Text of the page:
As central to its mission, The National WWII Museum places primary focus on the personal experiences during World War II. Oral history accounts and first-person narratives are considered among the most valuable sources of historical importance, providing details not gleaned elsewhere. However, many members of the WWII generation never told their story as such.
Some, those who made the ultimate sacrifice, never had the chance. Others found it too painful to tell or considered their story insignificant when compared with those who lost their lives. For these individuals, with stories untold, personal correspondence may be the only trace left behind, the only way to hear their voice and see the war through their eyes.
These valuable resources tell the story of the American experience in World War II in a deeply personal way. The letters home to mothers, girlfriends, newlywed wives, and children; the diaries of servicemen and servicewomen; and personal photographs from travels around the world are all examples of the way the Museum’s archives directly describe the experiences of each man, woman, or child at that time.
The firsthand accounts within these collections offer a look into everyday lives on the Home Front, in training, life in the field, life aboard ship, in combat, during hospital stays, and in occupation duty. Letter writers instruct wives to buy footballs for sons for Christmas, or talk of wishing they could be at their formerly despised job back home. They want to make sure their daughter had her shots, that the rent was paid, or that the insurance was taken care of should they not make it home. They tell of foreign shores seen, exotic animals, typhoons, and native populations. Those back home tell of school assignments, blackouts, bond drives, rationing, and prayers for the safe return of loved ones.
Correspondence offers the ideal expressions of the moment—the language of the time, jargon and military slang of World War II. They are time capsules in envelopes. The physical pieces themselves offer much in the way of information: the paper they were written on, the handwriting or typeface, the V-mail stationary, the stamps or lack of them, the APO (Army Post Office) addresses, the censors marks. They may say a great deal about the resources available or the time it took to get a simple message like “Mom, I’m OK” across the globe. Some letters were returned marked “Missing in action” or “Whereabouts unknown.” Mail was an invaluable lifeline to those at home. The power that a simple letter had upon the morale of one in service is incomprehensible. In an age when immediate contact was impossible, waiting on the mail was a constant preoccupation. When one did not receive a letter, it was a constant source of worry. The mail itself is a very popular topic of correspondence, nearly every letter either promising to write soon or begging the recipient to write more often.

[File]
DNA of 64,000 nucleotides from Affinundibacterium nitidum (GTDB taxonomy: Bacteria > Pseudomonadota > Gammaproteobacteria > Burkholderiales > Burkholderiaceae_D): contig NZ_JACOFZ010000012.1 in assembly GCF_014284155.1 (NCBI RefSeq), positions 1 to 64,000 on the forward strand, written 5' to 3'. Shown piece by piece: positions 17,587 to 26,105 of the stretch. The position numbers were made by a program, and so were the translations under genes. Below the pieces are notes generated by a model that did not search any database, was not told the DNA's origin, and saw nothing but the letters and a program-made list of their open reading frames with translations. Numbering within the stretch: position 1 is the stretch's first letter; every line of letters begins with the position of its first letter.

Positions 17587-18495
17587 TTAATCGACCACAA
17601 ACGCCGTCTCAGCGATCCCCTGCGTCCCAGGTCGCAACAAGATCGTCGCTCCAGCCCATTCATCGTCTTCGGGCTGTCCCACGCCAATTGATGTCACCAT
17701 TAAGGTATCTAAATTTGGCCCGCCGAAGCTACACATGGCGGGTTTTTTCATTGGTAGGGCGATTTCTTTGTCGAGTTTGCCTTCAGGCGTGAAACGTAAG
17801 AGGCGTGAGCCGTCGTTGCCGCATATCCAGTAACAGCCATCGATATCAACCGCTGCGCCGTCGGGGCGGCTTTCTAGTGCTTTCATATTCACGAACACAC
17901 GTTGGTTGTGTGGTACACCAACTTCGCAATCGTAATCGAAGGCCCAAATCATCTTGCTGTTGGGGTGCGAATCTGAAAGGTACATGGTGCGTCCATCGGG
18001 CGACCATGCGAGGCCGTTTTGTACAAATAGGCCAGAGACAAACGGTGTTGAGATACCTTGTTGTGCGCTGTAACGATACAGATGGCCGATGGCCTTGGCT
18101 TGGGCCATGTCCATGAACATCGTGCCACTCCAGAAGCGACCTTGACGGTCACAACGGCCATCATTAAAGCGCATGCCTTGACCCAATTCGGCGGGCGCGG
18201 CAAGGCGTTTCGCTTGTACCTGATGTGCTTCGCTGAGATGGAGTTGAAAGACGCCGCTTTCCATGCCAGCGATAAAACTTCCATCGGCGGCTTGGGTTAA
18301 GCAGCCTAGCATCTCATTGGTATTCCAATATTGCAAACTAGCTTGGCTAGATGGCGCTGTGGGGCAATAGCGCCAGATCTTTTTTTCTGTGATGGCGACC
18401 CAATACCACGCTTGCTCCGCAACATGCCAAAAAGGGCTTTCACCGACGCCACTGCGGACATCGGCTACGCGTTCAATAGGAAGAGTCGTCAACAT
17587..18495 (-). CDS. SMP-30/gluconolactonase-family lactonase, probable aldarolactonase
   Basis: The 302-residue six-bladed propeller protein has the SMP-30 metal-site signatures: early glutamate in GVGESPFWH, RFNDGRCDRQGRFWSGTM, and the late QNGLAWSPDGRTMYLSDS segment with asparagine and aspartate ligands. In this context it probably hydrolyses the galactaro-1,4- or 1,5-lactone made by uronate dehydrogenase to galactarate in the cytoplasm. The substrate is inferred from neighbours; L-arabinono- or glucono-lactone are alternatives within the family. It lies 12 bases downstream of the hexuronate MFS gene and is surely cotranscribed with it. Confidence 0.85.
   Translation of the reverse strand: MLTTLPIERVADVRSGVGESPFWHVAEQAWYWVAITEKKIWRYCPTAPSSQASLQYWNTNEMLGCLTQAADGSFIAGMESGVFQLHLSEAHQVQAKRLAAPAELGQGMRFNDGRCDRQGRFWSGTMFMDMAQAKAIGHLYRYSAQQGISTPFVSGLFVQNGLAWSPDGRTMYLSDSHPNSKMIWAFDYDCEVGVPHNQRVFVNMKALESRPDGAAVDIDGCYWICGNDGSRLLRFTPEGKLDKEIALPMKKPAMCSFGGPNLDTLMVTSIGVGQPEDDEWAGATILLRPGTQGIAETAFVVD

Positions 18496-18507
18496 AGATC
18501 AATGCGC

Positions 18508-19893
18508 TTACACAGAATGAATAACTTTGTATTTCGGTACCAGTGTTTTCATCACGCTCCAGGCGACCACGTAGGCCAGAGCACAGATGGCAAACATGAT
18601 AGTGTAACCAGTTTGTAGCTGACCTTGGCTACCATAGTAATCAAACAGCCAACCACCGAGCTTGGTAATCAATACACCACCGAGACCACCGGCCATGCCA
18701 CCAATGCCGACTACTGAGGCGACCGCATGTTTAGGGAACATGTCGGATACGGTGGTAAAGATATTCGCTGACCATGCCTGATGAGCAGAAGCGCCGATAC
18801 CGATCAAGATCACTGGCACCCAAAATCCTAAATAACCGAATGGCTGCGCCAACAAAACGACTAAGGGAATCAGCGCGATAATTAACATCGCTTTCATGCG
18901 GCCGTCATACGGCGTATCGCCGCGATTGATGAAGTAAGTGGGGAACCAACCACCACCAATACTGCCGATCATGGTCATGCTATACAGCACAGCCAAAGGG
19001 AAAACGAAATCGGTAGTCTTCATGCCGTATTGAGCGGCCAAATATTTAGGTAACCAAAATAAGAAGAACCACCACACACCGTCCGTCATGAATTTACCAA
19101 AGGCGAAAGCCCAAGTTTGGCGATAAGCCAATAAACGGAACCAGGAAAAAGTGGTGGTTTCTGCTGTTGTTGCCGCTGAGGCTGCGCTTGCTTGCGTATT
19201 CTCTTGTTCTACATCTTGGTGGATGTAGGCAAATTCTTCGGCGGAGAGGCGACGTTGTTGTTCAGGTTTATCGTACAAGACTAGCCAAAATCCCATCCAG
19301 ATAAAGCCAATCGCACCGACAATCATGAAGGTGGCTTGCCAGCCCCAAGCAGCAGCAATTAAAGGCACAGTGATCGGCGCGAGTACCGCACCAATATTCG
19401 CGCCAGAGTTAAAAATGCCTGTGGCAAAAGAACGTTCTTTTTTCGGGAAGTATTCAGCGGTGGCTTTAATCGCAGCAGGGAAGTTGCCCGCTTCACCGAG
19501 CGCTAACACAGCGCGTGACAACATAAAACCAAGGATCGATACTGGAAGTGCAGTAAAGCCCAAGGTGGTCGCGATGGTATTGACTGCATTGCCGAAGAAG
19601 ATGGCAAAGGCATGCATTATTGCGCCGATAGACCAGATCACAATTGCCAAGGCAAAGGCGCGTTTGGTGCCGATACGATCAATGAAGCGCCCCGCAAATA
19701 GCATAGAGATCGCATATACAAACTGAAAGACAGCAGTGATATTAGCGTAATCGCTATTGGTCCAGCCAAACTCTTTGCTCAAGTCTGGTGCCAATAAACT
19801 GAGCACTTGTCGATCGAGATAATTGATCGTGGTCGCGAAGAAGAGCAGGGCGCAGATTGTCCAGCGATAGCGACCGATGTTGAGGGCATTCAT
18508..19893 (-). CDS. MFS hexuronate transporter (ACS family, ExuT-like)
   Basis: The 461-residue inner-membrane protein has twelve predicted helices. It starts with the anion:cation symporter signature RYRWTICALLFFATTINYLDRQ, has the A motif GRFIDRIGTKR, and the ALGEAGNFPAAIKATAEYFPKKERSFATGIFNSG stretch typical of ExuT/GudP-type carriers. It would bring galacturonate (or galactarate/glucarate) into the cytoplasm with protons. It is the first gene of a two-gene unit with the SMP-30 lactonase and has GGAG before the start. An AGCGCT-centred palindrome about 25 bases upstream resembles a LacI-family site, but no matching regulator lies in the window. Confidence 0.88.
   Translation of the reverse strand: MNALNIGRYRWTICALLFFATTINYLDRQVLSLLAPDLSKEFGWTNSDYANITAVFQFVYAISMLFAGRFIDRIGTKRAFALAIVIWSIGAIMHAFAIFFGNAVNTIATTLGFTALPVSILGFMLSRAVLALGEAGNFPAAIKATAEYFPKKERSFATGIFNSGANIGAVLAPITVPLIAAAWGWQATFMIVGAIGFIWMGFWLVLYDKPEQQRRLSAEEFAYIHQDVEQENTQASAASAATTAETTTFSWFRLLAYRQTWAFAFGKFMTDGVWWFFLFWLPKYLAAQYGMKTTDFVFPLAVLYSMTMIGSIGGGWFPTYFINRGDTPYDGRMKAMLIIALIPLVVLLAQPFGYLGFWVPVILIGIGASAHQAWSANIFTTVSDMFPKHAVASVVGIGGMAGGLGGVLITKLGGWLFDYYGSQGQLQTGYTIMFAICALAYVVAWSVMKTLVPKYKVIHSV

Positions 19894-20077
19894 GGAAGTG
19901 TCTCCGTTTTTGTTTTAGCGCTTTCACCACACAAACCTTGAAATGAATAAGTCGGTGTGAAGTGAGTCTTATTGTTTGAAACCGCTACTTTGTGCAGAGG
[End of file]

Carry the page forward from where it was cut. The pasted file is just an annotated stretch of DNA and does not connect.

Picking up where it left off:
Letters offer the most intimate glimpses into personal relationships. Sometimes, it is not only what is on the page that is important, it is what the writer could not or did not want to convey that is truly meaningful. Many wartime correspondents did not want to create anxiety for those back home or for those serving. They tell of the everyday, they tell of ordinary meals eaten, letters received, and inquire about the health and safety of faraway loved ones. Rarely will they expose sentiments of fear, despair, or elements of danger. Only by reading between the lines can readers judge the true meaning or historical significance.
Letters express like perhaps no other source hopes and desires for the future. Unlike oral histories, narrated decades after the outcome of the war, personal correspondence was composed at a time when the future of the war, and indeed the future of the composers themselves, was unknown. These primary-source documents—letters home—can often fill in the gaps within traditional historical narratives. Whether the author was writing home prior to embarking on a bombing mission over Europe or after having witnessed a performance at the Stage Door Canteen, these missives contain valuable insights. The historical significance may not always be crystal clear; letters may require study and context before their meaning becomes apparent. The value may only come after comparison with similar tales. The possibilities for cross-referencing and corroboration are endless.
These singular resources will survive far beyond the time when the last WWII veteran has passed. The information they provide is immediate, requiring no instruction about how to interpret them. They speak for themselves. Each piece tells us something new, adding a unique personal vision to the immense story of World War II.
Kimberly Guise holds a BA in German and Judaic Studies from the University of Massachusetts Amherst. She also studied at the Universität Freiburg in Germany and holds a masters in Library and Information Science (MLIS) from Louisiana State University. Kim is fluent in German, reads Yiddish, and specializes in the American prisoner-of-war experience in World War II.